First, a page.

The last was a visit to Queens Baths. I suspect we hit this spot at the wrong end of the tides, as any bath in these waters would be the last bath you would take, ever. It was still beautiful and another place to admire the crashing of the ocean waves. They undoubtedly demand respect.

Life aboard thus far

Life aboard thus far

It’s been 6 months since we turned in the keys to our NYC apartment. While it may not be fair to say we have been living aboard this whole time, we have fully embraced the nomad life.

From June through early July, it was all new and wonderful. As we hopped from town to town down the east coast we started to get used to life onboard. Cooking in a one burner kitchen, cold showers, sleeping with minimal foot space, bumping your head 5-7 times per day and constantly rocking, just a little bit. We had a few great sails, which gave us the chance to test (and be very pleased) with our new B&G autopilot, intermingled with a lot of motoring through the ICW. Before we knew it, we were packing up the boat and catching a plane to Brazil.

In mid July we flew to Rio de Janeiro, my home town, to spend the (northern) summer. I moved away from Rio at a young age, and ever since have been visiting 1-2 times per year, but always a short vacation. I had always wanted an opportunity to spend a bit more time there, giving me the chance to travel around a little bit of Brazil. During our 3 months there, we did just that. We visited some beautiful small towns, and gorgeous beaches. We also had some quality family time (though this required jumping over the atlantic for a few weeks in London and Lisbon). Aprehensively, we watched from far away as Irma, Maria and Harvey destroyed so many boats and destinations. Since our boat was still in North Carolina, we were not directly affected by the storms, but very saddeded by the devastation they caused in many of the places we have dreamed of visiting. We know recovery efforts are in full blast and are still looking forward to sailing to these places.

Since October, we have been back in the states. We were eager to get back to the boat and launch. That process took a bit longer than we would have liked, with a never endling list of projects. The biggest of these was building a refrigerator/freezer. Previously, we had only had a engine powered sea-frost, not ideal as cruisers. This would have required running our engine at least twice a day to cool down the fridge (and no freezer). Stephen worked through several scenarios to avoid a full out custom build – but alas nothing else would have worked with the space and/or budget we had in mind. In addition to the fridge, we also worked on re-wiring our anteana, some teak restoring, and a good ol’ boat polish. We were back in the water by the end of October. Our first stop was Charleston, SC; followed by Beaufort, SC; Savannah, GA; and finally Miami, FL where we are now. Stephen’s dad lives in Miami, we are were able to spend Thanksgiving with family and alternate between staying on the boat and in their home while we prepare to head to the Bahamas.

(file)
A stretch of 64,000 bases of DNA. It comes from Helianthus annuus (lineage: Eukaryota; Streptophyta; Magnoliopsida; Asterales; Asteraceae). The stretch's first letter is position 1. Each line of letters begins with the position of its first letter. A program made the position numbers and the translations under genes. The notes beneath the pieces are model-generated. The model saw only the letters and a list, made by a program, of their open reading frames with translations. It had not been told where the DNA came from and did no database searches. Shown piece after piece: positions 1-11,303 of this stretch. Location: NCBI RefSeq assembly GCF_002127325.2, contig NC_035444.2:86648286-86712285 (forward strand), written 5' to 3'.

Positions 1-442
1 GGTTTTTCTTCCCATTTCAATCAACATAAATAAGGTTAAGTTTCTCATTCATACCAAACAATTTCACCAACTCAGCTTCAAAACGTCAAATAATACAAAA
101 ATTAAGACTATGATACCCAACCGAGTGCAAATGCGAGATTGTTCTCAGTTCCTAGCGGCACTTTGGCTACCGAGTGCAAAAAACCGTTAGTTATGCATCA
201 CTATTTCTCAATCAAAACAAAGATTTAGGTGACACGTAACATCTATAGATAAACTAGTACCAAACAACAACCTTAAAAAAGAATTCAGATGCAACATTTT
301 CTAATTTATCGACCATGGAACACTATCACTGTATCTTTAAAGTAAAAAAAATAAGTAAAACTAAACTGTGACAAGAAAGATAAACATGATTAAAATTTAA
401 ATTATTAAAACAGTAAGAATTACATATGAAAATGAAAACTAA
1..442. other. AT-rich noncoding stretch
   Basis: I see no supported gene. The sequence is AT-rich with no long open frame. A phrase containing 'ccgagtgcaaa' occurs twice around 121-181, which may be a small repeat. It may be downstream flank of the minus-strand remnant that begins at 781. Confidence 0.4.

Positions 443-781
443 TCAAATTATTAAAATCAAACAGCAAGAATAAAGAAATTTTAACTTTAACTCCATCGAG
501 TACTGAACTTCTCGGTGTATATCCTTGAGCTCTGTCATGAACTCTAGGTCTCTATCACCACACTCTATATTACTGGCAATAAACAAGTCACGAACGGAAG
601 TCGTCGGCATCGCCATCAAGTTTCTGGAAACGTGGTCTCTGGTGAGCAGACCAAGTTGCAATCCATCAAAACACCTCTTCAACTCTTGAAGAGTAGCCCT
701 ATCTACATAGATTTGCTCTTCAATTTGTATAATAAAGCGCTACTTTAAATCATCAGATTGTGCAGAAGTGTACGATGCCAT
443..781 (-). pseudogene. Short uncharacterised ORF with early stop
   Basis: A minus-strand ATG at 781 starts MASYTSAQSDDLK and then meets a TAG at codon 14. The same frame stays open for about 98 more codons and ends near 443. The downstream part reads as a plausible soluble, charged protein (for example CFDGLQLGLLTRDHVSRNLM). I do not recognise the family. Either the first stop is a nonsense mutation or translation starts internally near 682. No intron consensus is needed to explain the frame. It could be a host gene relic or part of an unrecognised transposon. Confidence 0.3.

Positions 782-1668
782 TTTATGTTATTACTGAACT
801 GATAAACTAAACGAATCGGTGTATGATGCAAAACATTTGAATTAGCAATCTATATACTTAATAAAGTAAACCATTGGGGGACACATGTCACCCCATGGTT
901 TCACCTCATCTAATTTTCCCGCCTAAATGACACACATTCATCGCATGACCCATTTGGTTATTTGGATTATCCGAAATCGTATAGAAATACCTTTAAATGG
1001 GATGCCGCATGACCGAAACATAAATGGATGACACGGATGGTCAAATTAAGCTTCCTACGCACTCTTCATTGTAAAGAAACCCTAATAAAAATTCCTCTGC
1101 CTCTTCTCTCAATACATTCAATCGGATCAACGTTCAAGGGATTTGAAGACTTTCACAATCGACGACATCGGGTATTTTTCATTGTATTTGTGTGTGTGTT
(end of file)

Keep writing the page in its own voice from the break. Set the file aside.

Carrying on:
Hello, blogging world!

Hello, blogging world!

A first post! Finally, after years of promises and months of stalling I am finally working on our little piece of the internet.

So, where have we been whilst all this stalling? Since leaving New York City in June, we have hit up the north east coast, down to North Carolina, USA; Rio de Janeiro, BR; Ouro Preto, BR; London, UK; Lisbon, PT; Bahia, BR; Paraty, BR; and the rest of the east coast, down to Miami, USA (phew). Now, we are about to cast off the US coast and due South.

We hope of friends, family, new friends we make along the way, and anyone looking for any inspiration can use our blog to follow along on our year of adventures, sandy toes, and salty, well, salty everything!